No, he actually said he was a Berliner:
“All free men, wherever they may live, are citizens of Berlin. And therefore, as a free man, I take pride in the words: Ich bin ein Berliner!”
And you´re right that his words are not understood in a “pastry context”. A jelly-filled doughnut is called “Berliner” only in West Germany. In Southern Germany it´s called “Krapfen” and in the East they name it “Pfannkuchen” - all three words describe the same thing.
Thanks, I’m sure you’re correct. I heard the speech contemporaneously and in context, though I knew almost no German or Latin at the time. The Latin and German meaning was obvious, in context.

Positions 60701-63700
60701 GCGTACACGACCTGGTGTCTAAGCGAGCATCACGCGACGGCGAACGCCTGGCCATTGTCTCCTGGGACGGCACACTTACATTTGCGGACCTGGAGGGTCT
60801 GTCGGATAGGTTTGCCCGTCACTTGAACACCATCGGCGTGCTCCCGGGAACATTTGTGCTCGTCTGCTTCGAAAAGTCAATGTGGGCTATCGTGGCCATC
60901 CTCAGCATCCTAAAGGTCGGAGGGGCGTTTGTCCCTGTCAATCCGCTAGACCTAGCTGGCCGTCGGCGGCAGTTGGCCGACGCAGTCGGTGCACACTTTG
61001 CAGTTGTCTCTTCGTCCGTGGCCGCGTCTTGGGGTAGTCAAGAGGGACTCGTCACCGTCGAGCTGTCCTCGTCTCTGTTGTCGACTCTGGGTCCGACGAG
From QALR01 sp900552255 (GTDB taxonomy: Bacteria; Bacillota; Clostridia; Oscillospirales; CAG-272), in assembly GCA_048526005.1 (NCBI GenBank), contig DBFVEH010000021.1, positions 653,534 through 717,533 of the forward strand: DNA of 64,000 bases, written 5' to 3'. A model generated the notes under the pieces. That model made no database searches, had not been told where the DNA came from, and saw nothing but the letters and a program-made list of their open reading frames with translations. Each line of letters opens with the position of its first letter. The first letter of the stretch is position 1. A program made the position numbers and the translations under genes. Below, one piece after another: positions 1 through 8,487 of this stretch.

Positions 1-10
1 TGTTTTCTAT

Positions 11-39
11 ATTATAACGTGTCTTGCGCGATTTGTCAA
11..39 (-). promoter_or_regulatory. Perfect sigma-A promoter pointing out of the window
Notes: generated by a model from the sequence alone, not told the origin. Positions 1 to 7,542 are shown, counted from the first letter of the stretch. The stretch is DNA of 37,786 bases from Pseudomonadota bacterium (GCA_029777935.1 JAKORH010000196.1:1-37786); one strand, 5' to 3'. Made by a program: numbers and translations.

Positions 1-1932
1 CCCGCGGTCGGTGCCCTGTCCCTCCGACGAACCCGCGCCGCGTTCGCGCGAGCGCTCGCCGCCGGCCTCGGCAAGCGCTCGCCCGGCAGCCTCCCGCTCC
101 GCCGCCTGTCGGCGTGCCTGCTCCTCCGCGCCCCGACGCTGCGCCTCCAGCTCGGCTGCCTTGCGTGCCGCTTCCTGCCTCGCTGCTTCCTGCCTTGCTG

Kennedy made an explicit analogy of Berlin to ancient Rome. I don’t think the German crowd understood half of his Boston accented English, but they went wild when he spoke those words, “Ik (sic) bin ein Berliner.” (Kennedy clearly said “Ik”, not “Ich”.)
Like I said, Germans whom I’ve spoken to are divided, but I suspect the ones who claim he said he was a pastry are carping.